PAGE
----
I am finally back from jolly old England, and I wanted to post some sage advice for any of you that travel and like to shoot film. I traveled to England this year with my M6 and 50 (yes, you read that right: fifty) rolls of film–a combination of Kodak 400TX and Ilford Delta 3200–and brought along my Fuji X100 as a backup camera. I packed my film into a clear Ziploc bag, without the annoying plastic canisters (does anyone actually know why film still comes in those plastic cases?), and had the
friendly people at TSA hand-check my film for me.
The TSA website advises the following on photographic film:
“Undeveloped camera film is not prohibited, but you should only transport it in your carry-on baggage; the equipment used to screen checked baggage may damage undeveloped film.
If you are transporting high speed (800 ISO and higher) or specialty film, you may request to have it physically inspected when presented at the screening checkpoint instead of undergoing x-ray screening. You may also request that all of your undeveloped film be physically inspected instead of undergoing x-ray, particularly if your film has or may be screened by x-ray more than five times. To facilitate physical inspection, remove your undeveloped film from the canister and pack it in a clear plastic bag. We recommend leaving your film in the unopened manufacturer’s packaging.
Even if an item is generally permitted, it may be subject to additional screening or not allowed through the checkpoint if it triggers an alarm during the screening process, appears to have been tampered with, or poses other security concerns. The final decision rests with TSA on whether to allow any items on the plane.”
Interesting that TSA recommends anything above ISO 800 should be hand-checked. Generally, film under ISO 1600 won’t be damaged by the X-ray machines used at airports, though I always carry it on the plane as I have read that the machines used for checked luggage are more powerful and could be more harmful. Given that I had ~30 rolls of ISO 3200 film, I had them hand-check all of it to avoid having it sent through the X-ray machine at all. At the airport in Minneapolis, this was not an issue; it took a few minutes as the nice man swabbed each individual roll of film with a little cotton ball, but other than that it was a non-issue.
For the next 10 days, I happily snapped away in England. Upon returning, I used the same packing procedures for my film, and asked the people at Heathrow Airport in London to please hand-check my film. I was passed off to a supervisor who made it plain that under no circumstances would I be allowed to have my film hand-checked. She insisted that everything must pass through the X-ray machines, and that “professional photographers pass through all the time” without a single incident. I argued, and as I became increasingly irritated, my dad (who I was traveling with) helped me cool off and defuse the situation.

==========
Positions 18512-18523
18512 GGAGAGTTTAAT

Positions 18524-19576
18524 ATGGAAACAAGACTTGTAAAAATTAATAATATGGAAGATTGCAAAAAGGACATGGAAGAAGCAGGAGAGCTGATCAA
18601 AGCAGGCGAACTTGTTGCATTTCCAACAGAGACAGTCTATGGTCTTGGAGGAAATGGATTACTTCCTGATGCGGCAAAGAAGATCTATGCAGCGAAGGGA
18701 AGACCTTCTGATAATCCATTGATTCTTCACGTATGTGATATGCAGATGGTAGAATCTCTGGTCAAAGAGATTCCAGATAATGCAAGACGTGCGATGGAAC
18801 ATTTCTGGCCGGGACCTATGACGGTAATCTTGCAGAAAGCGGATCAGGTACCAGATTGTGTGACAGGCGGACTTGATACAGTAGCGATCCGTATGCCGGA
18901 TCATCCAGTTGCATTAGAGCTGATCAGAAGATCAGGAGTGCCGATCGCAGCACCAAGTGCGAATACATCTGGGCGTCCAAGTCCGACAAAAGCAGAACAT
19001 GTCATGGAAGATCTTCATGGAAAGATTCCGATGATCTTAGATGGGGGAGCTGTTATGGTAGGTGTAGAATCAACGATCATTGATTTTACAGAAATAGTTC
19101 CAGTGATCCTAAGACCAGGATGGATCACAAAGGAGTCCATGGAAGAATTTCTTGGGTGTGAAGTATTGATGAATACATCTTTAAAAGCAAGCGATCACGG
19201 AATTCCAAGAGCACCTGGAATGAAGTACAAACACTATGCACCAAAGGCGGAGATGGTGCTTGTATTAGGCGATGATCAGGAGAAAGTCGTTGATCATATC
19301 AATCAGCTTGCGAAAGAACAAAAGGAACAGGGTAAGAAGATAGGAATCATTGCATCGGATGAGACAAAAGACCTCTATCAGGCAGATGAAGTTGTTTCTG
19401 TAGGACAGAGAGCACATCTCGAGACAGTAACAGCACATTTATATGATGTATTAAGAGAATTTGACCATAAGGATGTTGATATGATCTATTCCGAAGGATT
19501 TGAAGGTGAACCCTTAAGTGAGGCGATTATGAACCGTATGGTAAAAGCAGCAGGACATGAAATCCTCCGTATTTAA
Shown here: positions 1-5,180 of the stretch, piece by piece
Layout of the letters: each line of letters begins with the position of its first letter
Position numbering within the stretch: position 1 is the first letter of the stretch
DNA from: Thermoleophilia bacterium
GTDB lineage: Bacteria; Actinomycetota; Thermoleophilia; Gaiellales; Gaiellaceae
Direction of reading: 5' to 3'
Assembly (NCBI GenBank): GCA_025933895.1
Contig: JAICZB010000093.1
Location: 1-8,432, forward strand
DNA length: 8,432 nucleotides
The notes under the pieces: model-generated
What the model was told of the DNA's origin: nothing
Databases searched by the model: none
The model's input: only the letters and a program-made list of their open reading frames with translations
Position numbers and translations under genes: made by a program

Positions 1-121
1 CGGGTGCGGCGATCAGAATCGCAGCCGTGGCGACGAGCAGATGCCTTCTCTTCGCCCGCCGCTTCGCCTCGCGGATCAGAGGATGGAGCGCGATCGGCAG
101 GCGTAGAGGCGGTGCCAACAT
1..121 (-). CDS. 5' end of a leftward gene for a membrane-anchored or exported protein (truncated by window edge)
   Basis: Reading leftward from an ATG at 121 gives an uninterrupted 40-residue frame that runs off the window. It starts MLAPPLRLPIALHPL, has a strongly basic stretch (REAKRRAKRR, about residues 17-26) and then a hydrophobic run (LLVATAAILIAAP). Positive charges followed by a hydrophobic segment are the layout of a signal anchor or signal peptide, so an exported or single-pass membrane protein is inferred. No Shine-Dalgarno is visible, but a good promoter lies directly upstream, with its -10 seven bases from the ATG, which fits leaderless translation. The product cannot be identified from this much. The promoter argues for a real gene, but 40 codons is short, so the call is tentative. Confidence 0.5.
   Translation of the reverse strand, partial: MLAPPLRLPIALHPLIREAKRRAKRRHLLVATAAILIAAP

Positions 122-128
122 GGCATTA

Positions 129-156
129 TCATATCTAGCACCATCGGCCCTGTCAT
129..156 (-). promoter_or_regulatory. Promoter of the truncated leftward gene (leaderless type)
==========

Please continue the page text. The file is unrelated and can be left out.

Needless to say, we were talking about the potential safety of all of my images, so I was pretty pissed off.
Perhaps I was at fault for not having done the research prior to flying. Then again, I’ve flown through Heathrow (London), Charles de Gaulle (Paris), and Skipol (Amsterdam) in the past year alone without any issue; no airport in the continental USA has ever given me a problem about film.
The Heathrow Airport website has the following to say about it:
“Specialist film (ISO 800 and above) under exceptional circumstances, when passed more than eight times through the hand-luggage security scanning machines, can be affected. However, the nature of the change occurring is barely noticeable to the naked eye and indeed does not become clearly visible until film is exposed around 32 times.
We therefore continue to recommend that airline passengers carry all normal, undeveloped film in their hand-luggage, not in their hold (checked-in) luggage.
We also advise that special arrangements can be made for photographers carrying professional film (ISO 800 and above) by prior arrangement with their airline or airport.
Hand search requests for professional film will normally be accommodated, but the final decision in all individual cases will always rest with the on-duty security supervisor.”
(You can read the full post on the policies at Heathrow here.)
When I get my film back I will post again to update you all with what happened in the end, and what, if any, was damaged from the scanning. I’m hoping nothing, but I’m not holding my breath.
Finally, as an aside, the image above was taken with my new Samsung phone, and I have to say the camera hasn’t impressed me as much as my old iPhone 4 that I just replaced. The files from the iPhone seemed to have a lot more life to them; noise is much more prevalent on the Samsung that I have now, and dynamic range and sharpness have also suffered.